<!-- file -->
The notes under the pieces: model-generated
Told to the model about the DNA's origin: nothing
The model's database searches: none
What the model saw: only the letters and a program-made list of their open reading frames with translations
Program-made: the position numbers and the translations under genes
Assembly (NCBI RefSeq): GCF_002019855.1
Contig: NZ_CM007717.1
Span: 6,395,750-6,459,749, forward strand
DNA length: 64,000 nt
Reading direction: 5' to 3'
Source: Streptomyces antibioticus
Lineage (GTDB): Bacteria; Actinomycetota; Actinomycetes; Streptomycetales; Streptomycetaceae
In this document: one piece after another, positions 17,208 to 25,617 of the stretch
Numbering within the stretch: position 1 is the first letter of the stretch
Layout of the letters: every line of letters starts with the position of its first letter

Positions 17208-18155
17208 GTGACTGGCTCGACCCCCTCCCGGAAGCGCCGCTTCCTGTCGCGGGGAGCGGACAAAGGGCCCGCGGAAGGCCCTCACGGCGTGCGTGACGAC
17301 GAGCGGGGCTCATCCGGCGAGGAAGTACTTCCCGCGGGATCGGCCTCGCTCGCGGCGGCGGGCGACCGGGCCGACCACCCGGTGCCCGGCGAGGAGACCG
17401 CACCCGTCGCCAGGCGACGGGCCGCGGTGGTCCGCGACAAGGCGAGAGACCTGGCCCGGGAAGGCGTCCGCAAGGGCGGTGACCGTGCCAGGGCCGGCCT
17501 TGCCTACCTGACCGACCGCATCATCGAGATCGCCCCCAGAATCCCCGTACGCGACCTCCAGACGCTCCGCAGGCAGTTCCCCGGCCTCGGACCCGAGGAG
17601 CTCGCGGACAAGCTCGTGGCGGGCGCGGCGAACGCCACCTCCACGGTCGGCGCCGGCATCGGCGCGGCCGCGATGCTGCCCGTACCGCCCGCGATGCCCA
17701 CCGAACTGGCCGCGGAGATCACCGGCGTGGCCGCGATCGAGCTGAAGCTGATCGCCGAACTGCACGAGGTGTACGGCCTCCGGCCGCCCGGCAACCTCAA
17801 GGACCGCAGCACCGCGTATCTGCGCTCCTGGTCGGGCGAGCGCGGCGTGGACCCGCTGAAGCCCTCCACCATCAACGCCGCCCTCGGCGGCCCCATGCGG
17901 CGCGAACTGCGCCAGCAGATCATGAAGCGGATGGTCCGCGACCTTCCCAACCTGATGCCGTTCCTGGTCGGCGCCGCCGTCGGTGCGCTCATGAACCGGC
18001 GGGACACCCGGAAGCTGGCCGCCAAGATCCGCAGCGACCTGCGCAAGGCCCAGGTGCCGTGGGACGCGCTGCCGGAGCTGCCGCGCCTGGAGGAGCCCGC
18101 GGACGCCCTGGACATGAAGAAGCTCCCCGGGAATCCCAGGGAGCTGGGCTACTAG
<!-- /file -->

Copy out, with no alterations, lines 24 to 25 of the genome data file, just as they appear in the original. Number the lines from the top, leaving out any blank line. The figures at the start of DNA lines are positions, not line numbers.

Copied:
17901 CGCGAACTGCGCCAGCAGATCATGAAGCGGATGGTCCGCGACCTTCCCAACCTGATGCCGTTCCTGGTCGGCGCCGCCGTCGGTGCGCTCATGAACCGGC
18001 GGGACACCCGGAAGCTGGCCGCCAAGATCCGCAGCGACCTGCGCAAGGCCCAGGTGCCGTGGGACGCGCTGCCGGAGCTGCCGCGCCTGGAGGAGCCCGC